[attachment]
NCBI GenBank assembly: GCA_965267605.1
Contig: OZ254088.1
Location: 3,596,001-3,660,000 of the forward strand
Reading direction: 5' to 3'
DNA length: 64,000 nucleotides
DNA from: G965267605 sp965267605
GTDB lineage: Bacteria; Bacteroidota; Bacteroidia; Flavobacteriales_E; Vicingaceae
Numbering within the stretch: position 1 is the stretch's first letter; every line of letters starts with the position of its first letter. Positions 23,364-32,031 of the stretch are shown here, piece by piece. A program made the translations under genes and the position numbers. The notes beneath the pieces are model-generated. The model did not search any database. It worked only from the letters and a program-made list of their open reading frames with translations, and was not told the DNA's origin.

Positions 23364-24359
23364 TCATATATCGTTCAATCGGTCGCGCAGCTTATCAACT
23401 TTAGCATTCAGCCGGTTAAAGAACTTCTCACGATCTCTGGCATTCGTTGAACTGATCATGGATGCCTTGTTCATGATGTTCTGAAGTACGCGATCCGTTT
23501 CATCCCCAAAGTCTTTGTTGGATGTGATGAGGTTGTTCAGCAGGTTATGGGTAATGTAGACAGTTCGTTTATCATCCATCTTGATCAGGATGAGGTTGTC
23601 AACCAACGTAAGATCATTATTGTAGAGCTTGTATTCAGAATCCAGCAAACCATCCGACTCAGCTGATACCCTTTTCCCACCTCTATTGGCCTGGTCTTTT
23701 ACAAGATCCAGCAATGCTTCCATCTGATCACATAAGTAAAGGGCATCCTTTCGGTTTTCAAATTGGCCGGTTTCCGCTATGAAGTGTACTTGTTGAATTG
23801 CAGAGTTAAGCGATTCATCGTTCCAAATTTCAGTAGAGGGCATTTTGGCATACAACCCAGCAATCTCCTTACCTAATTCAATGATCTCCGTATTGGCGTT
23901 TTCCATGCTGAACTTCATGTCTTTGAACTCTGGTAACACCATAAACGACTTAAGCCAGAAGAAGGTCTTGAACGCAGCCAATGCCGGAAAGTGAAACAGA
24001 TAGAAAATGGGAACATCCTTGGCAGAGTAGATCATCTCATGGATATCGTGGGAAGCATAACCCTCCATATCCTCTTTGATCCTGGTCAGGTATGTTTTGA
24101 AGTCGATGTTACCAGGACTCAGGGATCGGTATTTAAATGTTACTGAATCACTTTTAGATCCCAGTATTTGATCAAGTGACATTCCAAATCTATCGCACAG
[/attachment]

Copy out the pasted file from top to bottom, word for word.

NCBI GenBank assembly: GCA_965267605.1
Contig: OZ254088.1
Location: 3,596,001-3,660,000 of the forward strand
Reading direction: 5' to 3'
DNA length: 64,000 nucleotides
DNA from: G965267605 sp965267605
GTDB lineage: Bacteria; Bacteroidota; Bacteroidia; Flavobacteriales_E; Vicingaceae
Numbering within the stretch: position 1 is the stretch's first letter; every line of letters starts with the position of its first letter. Positions 23,364-32,031 of the stretch are shown here, piece by piece. A program made the translations under genes and the position numbers. The notes beneath the pieces are model-generated. The model did not search any database. It worked only from the letters and a program-made list of their open reading frames with translations, and was not told the DNA's origin.

Positions 23364-24359
23364 TCATATATCGTTCAATCGGTCGCGCAGCTTATCAACT
23401 TTAGCATTCAGCCGGTTAAAGAACTTCTCACGATCTCTGGCATTCGTTGAACTGATCATGGATGCCTTGTTCATGATGTTCTGAAGTACGCGATCCGTTT
23501 CATCCCCAAAGTCTTTGTTGGATGTGATGAGGTTGTTCAGCAGGTTATGGGTAATGTAGACAGTTCGTTTATCATCCATCTTGATCAGGATGAGGTTGTC
23601 AACCAACGTAAGATCATTATTGTAGAGCTTGTATTCAGAATCCAGCAAACCATCCGACTCAGCTGATACCCTTTTCCCACCTCTATTGGCCTGGTCTTTT
23701 ACAAGATCCAGCAATGCTTCCATCTGATCACATAAGTAAAGGGCATCCTTTCGGTTTTCAAATTGGCCGGTTTCCGCTATGAAGTGTACTTGTTGAATTG
23801 CAGAGTTAAGCGATTCATCGTTCCAAATTTCAGTAGAGGGCATTTTGGCATACAACCCAGCAATCTCCTTACCTAATTCAATGATCTCCGTATTGGCGTT
23901 TTCCATGCTGAACTTCATGTCTTTGAACTCTGGTAACACCATAAACGACTTAAGCCAGAAGAAGGTCTTGAACGCAGCCAATGCCGGAAAGTGAAACAGA
24001 TAGAAAATGGGAACATCCTTGGCAGAGTAGATCATCTCATGGATATCGTGGGAAGCATAACCCTCCATATCCTCTTTGATCCTGGTCAGGTATGTTTTGA
24101 AGTCGATGTTACCAGGACTCAGGGATCGGTATTTAAATGTTACTGAATCACTTTTAGATCCCAGTATTTGATCAAGTGACATTCCAAATCTATCGCACAG